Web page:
The PRL does not specify which individual cell sites your phone uses. It specifies which cell systems your phone attempts to acquire.

 

Sent from a little old Note 2

 

 

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EDIT: AJ, when you explain a bit more, can you also include whether NV will improve the noise/signal ratio?

 

Your SINR at home is 8 dB, which is very good for EV-DO. Over the river and through the wood to grandmother's house, your SINR is only 2 dB, which is just okay. I have to wonder -- based on your map -- if grandmother's house is very near the boundary between the N and SE facing sectors of the site. If so, interference from the N sector will degrade signal from the SE sector, which is almost assuredly the serving sector in question.

 

As for Network Vision, it may improve signal strength. But such will also increase interference between sectors/sites, so any SINR improvement will likely be minimal.

 

AJ

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Your SINR at home is 8 dB, which is very good for EV-DO. Over the river and through the wood to grandmother's house, your SINR is only 2 dB, which is just okay. I have to wonder -- based on your map -- if grandmother's house is very near the boundary between the N and SE facing sectors of the site. If so, interference from the N sector will degrade signal from the SE sector, which is almost assuredly the serving sector in question.

 

As for Network Vision, it may improve signal strength. But such will also increase interference between sectors/sites, so any SINR improvement will likely be minimal.

 

AJ

I would've never thought a sprint sector would be interfering with a sprint sector! Lol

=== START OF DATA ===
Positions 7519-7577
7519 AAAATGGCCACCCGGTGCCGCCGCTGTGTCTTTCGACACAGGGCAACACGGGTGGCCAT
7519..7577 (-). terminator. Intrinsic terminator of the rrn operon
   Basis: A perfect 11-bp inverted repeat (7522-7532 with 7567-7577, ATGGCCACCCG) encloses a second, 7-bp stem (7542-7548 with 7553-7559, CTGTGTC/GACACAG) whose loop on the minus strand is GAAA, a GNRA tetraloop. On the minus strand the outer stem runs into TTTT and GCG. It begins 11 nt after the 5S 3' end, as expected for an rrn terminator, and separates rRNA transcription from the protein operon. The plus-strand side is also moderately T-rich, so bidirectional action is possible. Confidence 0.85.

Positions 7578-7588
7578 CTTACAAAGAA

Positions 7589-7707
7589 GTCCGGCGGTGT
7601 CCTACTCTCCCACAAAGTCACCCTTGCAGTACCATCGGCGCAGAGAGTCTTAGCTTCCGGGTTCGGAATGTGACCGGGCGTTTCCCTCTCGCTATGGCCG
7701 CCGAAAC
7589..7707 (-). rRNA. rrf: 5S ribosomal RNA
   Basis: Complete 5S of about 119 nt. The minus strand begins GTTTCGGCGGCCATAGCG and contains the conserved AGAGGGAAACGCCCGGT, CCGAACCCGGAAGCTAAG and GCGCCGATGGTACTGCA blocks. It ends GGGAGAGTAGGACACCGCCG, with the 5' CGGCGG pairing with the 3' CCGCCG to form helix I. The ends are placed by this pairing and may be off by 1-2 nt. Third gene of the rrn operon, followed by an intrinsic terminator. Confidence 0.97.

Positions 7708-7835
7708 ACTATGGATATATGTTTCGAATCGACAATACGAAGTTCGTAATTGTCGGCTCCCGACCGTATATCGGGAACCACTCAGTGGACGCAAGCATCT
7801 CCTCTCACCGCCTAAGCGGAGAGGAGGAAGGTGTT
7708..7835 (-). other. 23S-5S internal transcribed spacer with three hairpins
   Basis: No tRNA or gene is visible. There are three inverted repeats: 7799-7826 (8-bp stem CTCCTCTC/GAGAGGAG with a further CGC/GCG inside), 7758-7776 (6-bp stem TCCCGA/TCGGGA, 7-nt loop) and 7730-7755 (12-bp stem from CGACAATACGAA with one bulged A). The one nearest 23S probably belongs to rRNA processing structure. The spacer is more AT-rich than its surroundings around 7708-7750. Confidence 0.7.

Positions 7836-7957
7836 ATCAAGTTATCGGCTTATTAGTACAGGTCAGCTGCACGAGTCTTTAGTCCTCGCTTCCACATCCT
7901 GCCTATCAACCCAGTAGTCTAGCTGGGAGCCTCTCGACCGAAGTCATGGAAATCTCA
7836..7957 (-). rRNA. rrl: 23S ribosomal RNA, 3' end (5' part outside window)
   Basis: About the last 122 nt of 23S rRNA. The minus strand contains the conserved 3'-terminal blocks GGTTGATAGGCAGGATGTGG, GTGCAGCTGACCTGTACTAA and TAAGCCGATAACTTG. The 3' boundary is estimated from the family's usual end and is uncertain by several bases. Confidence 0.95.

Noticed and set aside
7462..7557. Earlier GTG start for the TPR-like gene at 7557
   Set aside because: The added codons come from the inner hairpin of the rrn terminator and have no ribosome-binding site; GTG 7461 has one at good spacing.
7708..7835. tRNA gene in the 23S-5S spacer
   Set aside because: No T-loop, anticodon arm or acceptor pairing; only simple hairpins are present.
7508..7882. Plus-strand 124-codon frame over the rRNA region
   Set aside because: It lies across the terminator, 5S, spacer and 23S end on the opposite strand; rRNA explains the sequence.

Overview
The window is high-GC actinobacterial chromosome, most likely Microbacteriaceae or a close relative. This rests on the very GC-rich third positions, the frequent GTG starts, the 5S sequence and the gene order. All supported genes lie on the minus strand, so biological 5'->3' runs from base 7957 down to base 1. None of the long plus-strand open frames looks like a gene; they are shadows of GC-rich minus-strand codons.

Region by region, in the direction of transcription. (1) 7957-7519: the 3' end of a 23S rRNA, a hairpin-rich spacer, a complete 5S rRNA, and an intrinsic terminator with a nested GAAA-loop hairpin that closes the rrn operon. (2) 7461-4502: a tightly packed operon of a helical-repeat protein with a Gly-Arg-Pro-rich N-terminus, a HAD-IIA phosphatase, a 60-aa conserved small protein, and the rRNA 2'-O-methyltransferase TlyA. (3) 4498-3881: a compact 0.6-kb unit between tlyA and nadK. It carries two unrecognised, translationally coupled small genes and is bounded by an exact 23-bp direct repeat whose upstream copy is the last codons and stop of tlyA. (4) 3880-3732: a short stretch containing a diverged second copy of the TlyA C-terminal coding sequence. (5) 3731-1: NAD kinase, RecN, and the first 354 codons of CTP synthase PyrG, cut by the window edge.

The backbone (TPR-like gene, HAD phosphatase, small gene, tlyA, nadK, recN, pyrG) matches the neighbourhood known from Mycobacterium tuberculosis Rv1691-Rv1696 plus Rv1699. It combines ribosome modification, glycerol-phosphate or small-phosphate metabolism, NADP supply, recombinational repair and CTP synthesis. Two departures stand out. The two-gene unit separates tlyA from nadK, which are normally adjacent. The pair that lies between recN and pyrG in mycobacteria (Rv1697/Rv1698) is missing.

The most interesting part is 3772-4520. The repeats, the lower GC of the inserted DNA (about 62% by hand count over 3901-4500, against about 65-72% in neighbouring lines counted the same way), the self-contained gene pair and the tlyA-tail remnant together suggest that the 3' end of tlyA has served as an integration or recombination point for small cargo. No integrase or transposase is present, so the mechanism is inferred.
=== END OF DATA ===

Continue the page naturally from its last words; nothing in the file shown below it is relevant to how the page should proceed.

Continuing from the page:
Sent from my SPH-L710 using Tapatalk 2

 

 

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I would've never thought a sprint sector would be interfering with a sprint sector! Lol

 

Be thankful that sectors do "interfere" with one another. Though such is not entirely desirable, it is by design. If sectors did not overlap at all, then every cell would contain two or three several degree slices of no service.

 

AJ

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Be thankful that sectors do "interfere" with one another. Though such is not entirely desirable, it is by design. If sectors did not overlap at all, then every cell would contain two or three several degree slices of no service.

 

AJ

 

While we are on the talk about sectors... I've always found it interesting you'll see a tower with a config of 3-90 degree sectors. Then you'll see one with 2-90's and then 1-65 degree. None of them add up to 360 ;) Guess they count on that bleed over.

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  • 4 months later...

Very interesting topic. I'm trying to determine some locations with Verizon....it seems they somehow mask any information that is relevant? The BID seems to be relatively useless and netmonitor, etc. don't even try to estimate where the cell site is located as seen in post #13.

 

I am trying to figure out why my one work location can get a -74 to -84db 1X signal and yet terrible data signals. Calls also, often, go straight to voicemail. AFAIK all of the local Verizon towers have LTE. However I can't seem to exactly know 'for sure' what site I am using. Any insight? Verizon, of course, claims everything is A-OK. Well my co-workers and myself are getting pretty irritated as we are all stuck on Verizon for work cell phones (State forces us on VZ).

 

SID: 08 (Delaware & Maybe MD)

NID: 08 (Same)

BID: I've seen 4705, 4706, 679 & mainly 4708. According to http://howardforums....d.php?t=1578315 these are useless anyways.

PN: I remember PN offsets from the old flip phone days but I cannot seem to determine them on my SIII.

 

http://opensignal.com/blog/2012/08/10/how-to-tell-in-which-direction-a-cell-tower-lies/ is an extremely interesting post but it doesn't seem to add up for my area. Not sure why that is exactly but my base ID's are certainly not in 256 increments.